By Kavya Balaraman
Coral reefs, kelp forests and other marine ecosystems may be tougher than we give them credit for, a new study suggests.
While countless scientific reports have documented the ravages of climate change on oceanic life, a survey of the researchers who wrote them provides a silver lining: An overwhelming majority noticed examples of sea life withstanding climate change.
“There are instances where sensitive ecosystems have shown remarkable resilience after climatic events. You can think of them as ‘bright spots’: They demonstrate that there are conditions under which ecosystems can persist even with major climate disturbances,” said Jennifer O’Leary, a marine conservation biologist with California Polytechnic State University and leader of the study.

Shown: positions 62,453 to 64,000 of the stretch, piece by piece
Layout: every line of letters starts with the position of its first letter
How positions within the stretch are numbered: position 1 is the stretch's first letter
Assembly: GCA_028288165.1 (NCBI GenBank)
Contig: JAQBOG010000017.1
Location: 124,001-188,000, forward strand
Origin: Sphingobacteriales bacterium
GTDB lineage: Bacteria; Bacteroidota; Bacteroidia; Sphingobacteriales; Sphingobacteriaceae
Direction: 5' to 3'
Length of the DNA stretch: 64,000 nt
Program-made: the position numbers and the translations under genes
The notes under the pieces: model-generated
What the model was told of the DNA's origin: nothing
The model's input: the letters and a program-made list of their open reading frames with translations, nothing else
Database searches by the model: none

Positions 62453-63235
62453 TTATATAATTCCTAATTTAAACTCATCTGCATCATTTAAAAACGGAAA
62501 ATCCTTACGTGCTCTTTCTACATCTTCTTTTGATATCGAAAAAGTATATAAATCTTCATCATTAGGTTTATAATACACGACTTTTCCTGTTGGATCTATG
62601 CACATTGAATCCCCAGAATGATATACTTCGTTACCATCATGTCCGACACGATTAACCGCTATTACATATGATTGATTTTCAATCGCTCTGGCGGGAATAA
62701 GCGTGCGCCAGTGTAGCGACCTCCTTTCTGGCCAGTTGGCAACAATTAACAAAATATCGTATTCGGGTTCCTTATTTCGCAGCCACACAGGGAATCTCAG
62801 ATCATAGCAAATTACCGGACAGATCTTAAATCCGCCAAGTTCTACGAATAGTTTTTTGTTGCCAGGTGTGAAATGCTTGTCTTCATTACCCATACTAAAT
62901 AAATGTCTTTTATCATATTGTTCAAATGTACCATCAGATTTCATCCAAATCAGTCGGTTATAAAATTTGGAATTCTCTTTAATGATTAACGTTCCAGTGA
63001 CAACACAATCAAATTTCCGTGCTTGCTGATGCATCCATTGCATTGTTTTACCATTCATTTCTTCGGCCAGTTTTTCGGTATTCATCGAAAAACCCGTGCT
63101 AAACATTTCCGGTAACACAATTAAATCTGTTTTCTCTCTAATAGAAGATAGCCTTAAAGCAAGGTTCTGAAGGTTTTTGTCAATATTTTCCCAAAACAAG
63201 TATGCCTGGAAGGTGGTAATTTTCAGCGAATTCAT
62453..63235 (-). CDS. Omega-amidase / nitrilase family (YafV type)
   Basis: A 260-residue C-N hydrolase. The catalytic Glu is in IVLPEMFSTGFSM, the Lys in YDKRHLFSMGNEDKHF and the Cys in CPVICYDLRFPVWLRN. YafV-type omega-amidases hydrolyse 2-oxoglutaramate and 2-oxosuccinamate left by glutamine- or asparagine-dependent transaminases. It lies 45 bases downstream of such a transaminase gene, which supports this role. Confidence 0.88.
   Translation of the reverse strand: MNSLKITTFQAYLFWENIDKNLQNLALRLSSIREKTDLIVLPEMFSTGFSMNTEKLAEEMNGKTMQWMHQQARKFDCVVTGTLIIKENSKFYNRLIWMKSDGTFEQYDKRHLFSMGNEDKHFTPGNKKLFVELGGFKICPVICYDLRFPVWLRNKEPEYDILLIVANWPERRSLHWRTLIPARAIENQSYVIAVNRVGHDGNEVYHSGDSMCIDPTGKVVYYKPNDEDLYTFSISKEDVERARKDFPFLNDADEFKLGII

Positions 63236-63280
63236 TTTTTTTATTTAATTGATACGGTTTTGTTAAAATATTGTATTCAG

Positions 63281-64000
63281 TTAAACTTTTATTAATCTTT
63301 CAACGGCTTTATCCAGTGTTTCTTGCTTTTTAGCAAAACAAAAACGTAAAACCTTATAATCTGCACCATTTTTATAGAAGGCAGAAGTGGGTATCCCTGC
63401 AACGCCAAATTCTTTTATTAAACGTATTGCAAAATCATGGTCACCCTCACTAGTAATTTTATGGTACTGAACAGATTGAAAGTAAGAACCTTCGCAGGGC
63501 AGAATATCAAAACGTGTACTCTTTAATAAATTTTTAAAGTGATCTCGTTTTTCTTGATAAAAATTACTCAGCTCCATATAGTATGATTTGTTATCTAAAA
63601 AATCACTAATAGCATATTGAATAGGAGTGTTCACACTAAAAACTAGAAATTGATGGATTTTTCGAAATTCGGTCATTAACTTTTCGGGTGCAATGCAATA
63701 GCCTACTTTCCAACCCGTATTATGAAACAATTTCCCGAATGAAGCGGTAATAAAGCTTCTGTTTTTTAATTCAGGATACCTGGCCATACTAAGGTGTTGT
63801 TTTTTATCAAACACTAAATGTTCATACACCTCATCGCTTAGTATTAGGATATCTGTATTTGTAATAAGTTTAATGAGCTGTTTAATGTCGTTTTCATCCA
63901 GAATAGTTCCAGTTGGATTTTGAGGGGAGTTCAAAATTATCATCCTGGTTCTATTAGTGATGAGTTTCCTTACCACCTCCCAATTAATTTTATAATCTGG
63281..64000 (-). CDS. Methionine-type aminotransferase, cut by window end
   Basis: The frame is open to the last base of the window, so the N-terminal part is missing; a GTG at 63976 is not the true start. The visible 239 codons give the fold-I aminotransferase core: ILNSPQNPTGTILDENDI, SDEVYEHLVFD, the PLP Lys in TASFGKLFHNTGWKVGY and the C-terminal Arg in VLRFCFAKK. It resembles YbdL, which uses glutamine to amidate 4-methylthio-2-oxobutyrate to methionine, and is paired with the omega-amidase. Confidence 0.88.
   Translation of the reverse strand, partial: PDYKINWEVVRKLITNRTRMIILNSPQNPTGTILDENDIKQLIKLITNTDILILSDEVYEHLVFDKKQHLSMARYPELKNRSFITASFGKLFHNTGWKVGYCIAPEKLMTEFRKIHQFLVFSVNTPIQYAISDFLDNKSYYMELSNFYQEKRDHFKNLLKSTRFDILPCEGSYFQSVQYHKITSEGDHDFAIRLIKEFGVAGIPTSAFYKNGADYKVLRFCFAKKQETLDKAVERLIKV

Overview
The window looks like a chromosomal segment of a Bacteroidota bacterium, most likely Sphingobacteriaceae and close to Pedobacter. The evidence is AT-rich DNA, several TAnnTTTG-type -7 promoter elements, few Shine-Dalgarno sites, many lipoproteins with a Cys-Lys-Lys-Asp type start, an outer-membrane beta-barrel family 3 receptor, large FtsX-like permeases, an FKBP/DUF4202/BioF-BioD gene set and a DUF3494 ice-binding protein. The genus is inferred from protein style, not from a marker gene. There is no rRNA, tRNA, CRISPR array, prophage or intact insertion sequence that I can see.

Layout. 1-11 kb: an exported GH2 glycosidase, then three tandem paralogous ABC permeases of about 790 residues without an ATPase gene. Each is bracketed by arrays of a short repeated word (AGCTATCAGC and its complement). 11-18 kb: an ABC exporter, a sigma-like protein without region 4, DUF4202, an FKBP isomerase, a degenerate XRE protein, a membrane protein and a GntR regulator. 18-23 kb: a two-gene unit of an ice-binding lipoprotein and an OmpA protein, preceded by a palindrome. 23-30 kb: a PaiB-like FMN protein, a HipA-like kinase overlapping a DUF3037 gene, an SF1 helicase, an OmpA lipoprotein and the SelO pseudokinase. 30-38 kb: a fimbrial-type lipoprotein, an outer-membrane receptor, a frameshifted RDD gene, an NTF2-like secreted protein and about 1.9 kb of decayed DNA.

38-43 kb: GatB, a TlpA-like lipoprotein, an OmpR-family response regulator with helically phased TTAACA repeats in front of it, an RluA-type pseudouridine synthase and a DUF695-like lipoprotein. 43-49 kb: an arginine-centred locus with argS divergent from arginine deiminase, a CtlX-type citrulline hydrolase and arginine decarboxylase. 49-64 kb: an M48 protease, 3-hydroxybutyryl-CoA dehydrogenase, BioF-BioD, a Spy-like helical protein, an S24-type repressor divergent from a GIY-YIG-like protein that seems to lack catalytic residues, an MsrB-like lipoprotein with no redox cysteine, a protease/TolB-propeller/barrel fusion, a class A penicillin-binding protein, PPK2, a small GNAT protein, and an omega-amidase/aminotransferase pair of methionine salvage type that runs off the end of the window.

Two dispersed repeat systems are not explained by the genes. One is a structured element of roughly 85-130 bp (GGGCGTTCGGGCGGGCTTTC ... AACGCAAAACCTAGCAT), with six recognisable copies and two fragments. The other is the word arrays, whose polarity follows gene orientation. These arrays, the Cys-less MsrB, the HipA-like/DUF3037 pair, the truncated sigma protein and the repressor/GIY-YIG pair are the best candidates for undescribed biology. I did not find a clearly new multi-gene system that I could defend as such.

The results of the survey were compiled in a report published in the journal BioScience. In all, 97 researchers were polled; 80 percent of those who had witnessed climatic disturbances also reported noting instances of resilience. A similar survey that looked at expert-recommended papers on ecosystems found examples of resilience in 85 percent of them.
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